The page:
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Re: "Please drop perl dependency" bugs



[Cc-ing perl5-porters@perl.org]

Hi. I'm yet another perl 5 porter having a couple of thoughts on this as
well.

Perl upstream is already at work on cutting down the perl core to remove
extraneous modules. We do want to make sure that the core release can
always bootstrap CPAN, but past that, we have a vague, informal goal of
being able to ship a "core-perl" with a super-minimal set of
libraries. If Debian and Ubuntu want this as well, we'd love help.

We don't fully know what that will all look like, but if others want to
do something like it as well, we'd rather we get them to help us do it
in some standard way.


Also, I think that a user installing the `perl' package should end up
with the full content of the perl 5 distribution available. Your current
plan seems already have that covered. That's good.


What's not entirely clear to me yet is what sort of space savings you're
looking for. Is it just dropping various modules, or are you also
planning to cut back on core features? I imagine there's some space to
be gained by providing a small perl without full unicode support,
avoiding to compile in lots of information from the unicode character
database.

I believe much of the infrastructure for that already exists for
miniperl, which is a perl without all the features that gets compiled
during perl's build process to later bootstrap the real perl with all
features.


However, the thought of having a /usr/bin/perl without all the
functionality included in a perl release doesn't seem very appealing to
me. For that reason I sympathise with David's suggestion of having a
/usr/bin/minimal-perl or /usr/bin/system-perl or whatever instead, and
have the base system tools use that instead of a full perl in
/usr/bin/perl.

That wouldn't just avoid confusion, but also have various other
benefits.

  - It would have to have an @INC path separate from the real perl's
    @INC. With that, users installing or upgrading modules via CPAN
    can't break their system by installing broken or incompatible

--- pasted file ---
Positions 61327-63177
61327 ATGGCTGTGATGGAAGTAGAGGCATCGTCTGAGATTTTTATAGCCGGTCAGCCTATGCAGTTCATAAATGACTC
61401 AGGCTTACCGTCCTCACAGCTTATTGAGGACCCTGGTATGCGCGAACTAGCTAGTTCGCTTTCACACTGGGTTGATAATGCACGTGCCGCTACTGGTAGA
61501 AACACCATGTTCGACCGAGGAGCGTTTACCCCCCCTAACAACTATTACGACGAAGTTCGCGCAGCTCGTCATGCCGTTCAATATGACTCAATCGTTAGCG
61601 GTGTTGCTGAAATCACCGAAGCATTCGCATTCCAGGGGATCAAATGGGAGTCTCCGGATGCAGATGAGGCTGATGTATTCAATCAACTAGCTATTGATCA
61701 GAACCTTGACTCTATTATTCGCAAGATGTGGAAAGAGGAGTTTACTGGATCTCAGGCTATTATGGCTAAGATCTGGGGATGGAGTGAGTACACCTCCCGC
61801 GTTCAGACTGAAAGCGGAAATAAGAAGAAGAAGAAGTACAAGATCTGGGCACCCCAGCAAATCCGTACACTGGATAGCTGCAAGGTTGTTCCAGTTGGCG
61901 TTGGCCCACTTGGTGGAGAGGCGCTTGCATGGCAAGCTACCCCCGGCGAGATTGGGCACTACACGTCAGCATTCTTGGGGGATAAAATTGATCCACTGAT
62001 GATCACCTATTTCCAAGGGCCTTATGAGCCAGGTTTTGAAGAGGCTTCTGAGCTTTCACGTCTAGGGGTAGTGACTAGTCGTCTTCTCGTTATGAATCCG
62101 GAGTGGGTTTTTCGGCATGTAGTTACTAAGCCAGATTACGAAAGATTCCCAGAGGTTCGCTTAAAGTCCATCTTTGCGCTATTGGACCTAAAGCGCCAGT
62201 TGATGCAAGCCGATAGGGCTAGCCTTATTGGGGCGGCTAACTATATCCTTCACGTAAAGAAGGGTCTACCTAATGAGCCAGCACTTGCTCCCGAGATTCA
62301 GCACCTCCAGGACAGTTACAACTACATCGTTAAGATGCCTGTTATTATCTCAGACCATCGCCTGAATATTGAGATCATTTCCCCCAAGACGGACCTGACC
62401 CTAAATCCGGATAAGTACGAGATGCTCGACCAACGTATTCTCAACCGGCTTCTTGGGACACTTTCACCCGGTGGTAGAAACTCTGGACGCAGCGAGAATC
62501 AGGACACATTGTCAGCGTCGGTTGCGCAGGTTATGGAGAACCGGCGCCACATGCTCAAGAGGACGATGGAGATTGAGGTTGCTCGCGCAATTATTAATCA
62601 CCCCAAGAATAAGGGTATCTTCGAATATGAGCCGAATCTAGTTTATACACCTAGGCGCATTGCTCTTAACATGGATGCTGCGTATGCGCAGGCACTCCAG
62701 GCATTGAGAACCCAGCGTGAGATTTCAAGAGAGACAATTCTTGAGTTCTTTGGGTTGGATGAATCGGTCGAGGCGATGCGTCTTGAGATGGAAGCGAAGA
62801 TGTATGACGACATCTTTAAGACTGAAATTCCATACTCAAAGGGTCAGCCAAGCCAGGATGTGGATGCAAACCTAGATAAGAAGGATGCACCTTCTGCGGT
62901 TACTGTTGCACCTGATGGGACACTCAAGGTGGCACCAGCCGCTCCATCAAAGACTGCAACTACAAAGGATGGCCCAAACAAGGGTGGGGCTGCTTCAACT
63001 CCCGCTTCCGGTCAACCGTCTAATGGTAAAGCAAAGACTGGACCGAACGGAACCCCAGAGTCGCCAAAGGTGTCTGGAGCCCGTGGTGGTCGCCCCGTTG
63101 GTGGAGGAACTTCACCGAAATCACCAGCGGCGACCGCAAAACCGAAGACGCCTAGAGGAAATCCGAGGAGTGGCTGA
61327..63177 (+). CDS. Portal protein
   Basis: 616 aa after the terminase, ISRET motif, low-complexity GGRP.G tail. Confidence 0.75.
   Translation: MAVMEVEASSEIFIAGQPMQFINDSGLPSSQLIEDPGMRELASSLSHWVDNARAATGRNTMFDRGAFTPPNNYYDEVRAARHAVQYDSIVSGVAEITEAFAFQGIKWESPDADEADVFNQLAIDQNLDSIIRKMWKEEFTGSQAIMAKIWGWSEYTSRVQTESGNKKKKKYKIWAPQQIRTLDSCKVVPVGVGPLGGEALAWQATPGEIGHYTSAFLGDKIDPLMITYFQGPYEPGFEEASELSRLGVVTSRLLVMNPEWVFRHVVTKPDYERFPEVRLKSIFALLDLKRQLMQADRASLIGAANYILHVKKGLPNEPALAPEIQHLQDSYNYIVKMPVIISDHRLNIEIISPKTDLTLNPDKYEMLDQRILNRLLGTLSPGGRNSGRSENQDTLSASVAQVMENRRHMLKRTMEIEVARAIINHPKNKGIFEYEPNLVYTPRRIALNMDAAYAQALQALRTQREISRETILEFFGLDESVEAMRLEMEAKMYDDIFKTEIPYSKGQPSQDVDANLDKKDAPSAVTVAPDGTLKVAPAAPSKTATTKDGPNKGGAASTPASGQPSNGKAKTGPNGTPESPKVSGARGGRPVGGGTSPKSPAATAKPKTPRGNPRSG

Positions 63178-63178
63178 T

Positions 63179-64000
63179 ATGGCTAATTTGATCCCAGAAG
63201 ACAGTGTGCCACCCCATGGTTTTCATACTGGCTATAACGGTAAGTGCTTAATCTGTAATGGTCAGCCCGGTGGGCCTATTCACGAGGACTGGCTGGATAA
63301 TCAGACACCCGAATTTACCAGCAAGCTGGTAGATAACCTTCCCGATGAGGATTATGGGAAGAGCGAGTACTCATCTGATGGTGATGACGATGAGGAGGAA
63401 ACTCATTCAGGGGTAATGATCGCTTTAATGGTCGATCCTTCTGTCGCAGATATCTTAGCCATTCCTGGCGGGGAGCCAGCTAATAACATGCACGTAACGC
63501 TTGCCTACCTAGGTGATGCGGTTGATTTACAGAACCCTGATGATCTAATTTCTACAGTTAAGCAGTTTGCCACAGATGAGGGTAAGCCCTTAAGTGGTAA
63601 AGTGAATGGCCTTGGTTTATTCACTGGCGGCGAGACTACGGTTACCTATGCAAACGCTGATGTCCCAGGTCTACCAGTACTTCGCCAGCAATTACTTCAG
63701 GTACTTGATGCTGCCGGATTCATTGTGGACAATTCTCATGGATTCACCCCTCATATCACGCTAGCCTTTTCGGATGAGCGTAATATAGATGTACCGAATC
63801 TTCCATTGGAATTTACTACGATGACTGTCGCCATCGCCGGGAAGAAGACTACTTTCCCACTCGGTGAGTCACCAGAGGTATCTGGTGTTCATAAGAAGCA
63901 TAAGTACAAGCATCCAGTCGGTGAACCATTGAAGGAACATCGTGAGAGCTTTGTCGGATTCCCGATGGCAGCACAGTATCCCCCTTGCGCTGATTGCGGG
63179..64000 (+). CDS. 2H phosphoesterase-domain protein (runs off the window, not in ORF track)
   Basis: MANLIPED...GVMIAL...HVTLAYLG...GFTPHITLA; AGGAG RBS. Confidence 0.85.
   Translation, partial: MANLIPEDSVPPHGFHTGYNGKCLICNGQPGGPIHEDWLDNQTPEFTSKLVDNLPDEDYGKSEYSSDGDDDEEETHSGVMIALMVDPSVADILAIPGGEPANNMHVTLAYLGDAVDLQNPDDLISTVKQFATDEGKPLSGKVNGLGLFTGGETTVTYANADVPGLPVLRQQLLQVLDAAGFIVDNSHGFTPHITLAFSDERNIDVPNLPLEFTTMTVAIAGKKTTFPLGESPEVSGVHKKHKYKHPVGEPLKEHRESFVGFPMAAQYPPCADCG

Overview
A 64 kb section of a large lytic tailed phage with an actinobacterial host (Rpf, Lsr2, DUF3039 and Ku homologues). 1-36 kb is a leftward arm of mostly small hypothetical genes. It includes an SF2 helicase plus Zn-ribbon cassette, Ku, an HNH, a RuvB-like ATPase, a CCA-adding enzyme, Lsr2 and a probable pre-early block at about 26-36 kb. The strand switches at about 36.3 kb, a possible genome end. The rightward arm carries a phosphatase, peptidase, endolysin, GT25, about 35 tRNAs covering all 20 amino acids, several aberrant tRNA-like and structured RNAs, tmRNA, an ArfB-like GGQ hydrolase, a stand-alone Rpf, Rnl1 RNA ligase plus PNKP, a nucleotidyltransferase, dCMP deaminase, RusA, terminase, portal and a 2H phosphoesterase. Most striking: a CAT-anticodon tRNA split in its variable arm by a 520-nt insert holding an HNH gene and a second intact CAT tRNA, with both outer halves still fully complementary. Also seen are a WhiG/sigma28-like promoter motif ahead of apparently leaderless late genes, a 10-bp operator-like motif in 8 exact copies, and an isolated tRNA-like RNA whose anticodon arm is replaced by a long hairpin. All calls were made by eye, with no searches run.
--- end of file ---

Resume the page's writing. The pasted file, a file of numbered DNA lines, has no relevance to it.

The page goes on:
versions.

  - It'd be much easier to provide a perl with a reduced core feature
    set, such as the unicode support mentioned above.

  - It'd be easier to check if a package actually worked with the
    minimal perl.

  - You could even drop everything necessary to bootstrap CPAN.


As far as I can tell, almost everything necessary to achieve the above
is already available in the form of Configure switches, so I guess the
effort required to implement it would be quite small.

The only thing worrying me slightly about this is the possibility that
it might lead to some sort of weird fork, which would lead to even more
pain.


Generally, I find the idea of a minimal perl that's neither called
`perl' nor installs /usr/bin/perl to be most appealing. Short of that,
requiring users to install the `perl' package to pull in all the
libraries included in the perl distribution on top of a minimal
core-perl doesn't sound too bad either. I would however be nice if that
minimal perl, without all the libraries installed, would identify itself
as such, for example in `perl -v' and `perl -V'.

But regardless of the approach Debian and Ubuntu are going to take, we'd
really love if as much of that as possible could happen upstream as the
perl 5 porters do after all have very similar goals.

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